Author, actor and all-things real, Hayley Doyle talks reality TV, and why she now prefers to spend her time in the real-life realm
By Hayley Doyle
The family WhatsApp group has been pinging like mad.
And I’ve had to mute.
In truth, it’s a side group. Just the women. We set it up during one of the grim lockdowns when we were hopelessly addicted to Married At First Sight Australia, aka MAFSA. The men were watching it too, of course. And they liked it way more than they’d ever care to admit. But their comments on the group chat just didn’t have that zest of all-female banter. They just didn’t love it as we did. I mean, we really, really loved it. After a day of homeschooling my son and failing miserably to teach him phonics - again - whilst juggling work, a toddler and a swift walk around the block for some exercise, MAFSA was the highlight of our evening. It was PJs on, a bowl of comforting pasta and a huge helping of marital bliss stroke disaster in dreamy Aussie locations. But quite simply, it was love that kept us glued to our screens. The ultimate quest. As a viewer, you wanted the marriages to work out. You wanted to believe that you were watching an experiment that gave the best results possible.
A year later, I watched the next season of MAFSA. I had butterflies as the opening credits rolled. Yes!! My guilty pleasure was making a welcome return. Sure, I got addicted. I got involved. I was super strict on social media, careful not to find a spoiler. The WhatsApp group was lively and we took respectful breaks when one person hadn’t been able to catch up on the latest episode…But by this point, we weren’t in lockdown - thank goodness - and settling back into normal life. Suddenly a 90-minute episode felt like forever now that our diaries were open again. And the repetition. Oh my. Had it been this repetitive last year? I started to wonder whether the amount of fresh content per episode was only about 20 minutes max. Like my family, I would fast-forward all the upcoming shock teasers and repeat scandals, and end up missing something erm, vital. Still, when the final vows took place and we found out who was going to stay together and who was going to break up, I couldn’t wait to follow them on Instagram and see what they were up to. I was ready to embrace an air of satisfaction.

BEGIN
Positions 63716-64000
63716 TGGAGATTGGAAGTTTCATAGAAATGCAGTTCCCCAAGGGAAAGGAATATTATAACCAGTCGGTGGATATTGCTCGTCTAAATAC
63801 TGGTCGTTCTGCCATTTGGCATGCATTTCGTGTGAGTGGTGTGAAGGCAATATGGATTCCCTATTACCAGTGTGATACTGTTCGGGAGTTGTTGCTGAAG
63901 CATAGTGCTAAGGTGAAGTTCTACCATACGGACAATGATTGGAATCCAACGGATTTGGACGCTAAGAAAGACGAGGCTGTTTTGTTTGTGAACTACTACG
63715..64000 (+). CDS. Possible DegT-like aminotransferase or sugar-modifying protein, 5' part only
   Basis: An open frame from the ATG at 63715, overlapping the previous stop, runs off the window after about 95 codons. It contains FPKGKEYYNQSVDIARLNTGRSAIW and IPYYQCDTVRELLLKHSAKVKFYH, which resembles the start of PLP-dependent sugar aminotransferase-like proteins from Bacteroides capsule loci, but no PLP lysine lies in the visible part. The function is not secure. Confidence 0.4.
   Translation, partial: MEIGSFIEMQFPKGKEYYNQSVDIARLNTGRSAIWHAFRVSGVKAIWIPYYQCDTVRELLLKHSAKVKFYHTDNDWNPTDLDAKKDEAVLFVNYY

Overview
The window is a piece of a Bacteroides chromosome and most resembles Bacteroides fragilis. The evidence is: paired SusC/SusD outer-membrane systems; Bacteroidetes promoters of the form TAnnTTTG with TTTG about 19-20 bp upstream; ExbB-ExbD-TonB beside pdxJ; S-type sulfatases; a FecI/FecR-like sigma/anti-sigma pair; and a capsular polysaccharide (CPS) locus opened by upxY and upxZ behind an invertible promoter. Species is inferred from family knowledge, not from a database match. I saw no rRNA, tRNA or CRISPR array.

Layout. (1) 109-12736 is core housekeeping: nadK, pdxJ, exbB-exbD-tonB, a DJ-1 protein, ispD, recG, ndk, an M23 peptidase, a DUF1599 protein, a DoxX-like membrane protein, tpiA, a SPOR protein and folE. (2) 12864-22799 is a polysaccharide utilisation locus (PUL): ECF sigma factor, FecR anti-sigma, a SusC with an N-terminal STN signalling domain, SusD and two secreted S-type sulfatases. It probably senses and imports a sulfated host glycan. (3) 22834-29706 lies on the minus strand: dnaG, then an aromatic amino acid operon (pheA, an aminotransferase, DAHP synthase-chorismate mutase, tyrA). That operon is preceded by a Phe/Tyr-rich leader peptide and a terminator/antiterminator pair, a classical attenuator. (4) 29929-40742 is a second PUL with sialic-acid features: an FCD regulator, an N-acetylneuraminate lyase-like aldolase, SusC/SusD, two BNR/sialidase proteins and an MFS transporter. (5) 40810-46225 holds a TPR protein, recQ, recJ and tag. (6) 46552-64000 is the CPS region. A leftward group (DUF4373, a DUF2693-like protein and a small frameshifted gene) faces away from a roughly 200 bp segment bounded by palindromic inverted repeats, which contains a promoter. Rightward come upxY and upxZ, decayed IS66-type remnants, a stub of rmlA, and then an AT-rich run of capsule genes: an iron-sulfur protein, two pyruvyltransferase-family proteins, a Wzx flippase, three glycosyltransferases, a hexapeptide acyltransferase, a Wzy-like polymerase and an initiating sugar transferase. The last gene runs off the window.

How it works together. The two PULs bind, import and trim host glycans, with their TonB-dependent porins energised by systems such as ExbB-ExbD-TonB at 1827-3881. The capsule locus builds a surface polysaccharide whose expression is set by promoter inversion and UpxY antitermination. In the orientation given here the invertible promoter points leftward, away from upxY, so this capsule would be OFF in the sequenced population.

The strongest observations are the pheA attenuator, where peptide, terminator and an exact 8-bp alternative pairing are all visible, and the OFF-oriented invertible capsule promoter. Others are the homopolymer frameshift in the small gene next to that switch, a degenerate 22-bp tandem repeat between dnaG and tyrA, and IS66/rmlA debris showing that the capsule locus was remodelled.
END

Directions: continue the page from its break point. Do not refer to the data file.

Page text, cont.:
But I felt nothing.
Actually, I lie. I felt icky. A bit meh. As soon as I saw their profiles, I just didn’t care. I was bored. Uninterested. And what’s weird is the fact that I didn’t want to feel this way. I wanted to care! I’d just been on a 30-hour-plus journey with these couples! Suddenly I couldn’t give a hoot about any of them. So this is why I’ve muted the WhatsApp group. I can’t do it again. I hated that empty feeling and refuse to claw my way back.
But that’s the point, you might cry! We often hear that people love reality TV because it doesn’t make them think. I disagree. I don’t like what it makes me think about. This whole culture was born in an era where fat-shaming was acceptable. While toxic comments - thanks to the likes of Simon Cowell, who created a brand out of being nasty, or “honest” as he spun it - are now dated, reality TV stars are generally image-obsessed and viewers cannot help but be influenced or pass judgement. If we think back to the early days of Pop Idol and X-Factor, we were lured into watching delusional wannabes singing out of tune and dancing with two left feet, portrayed like court jesters and circus clowns, before ta-da! And the audience was finally presented with some actual talent.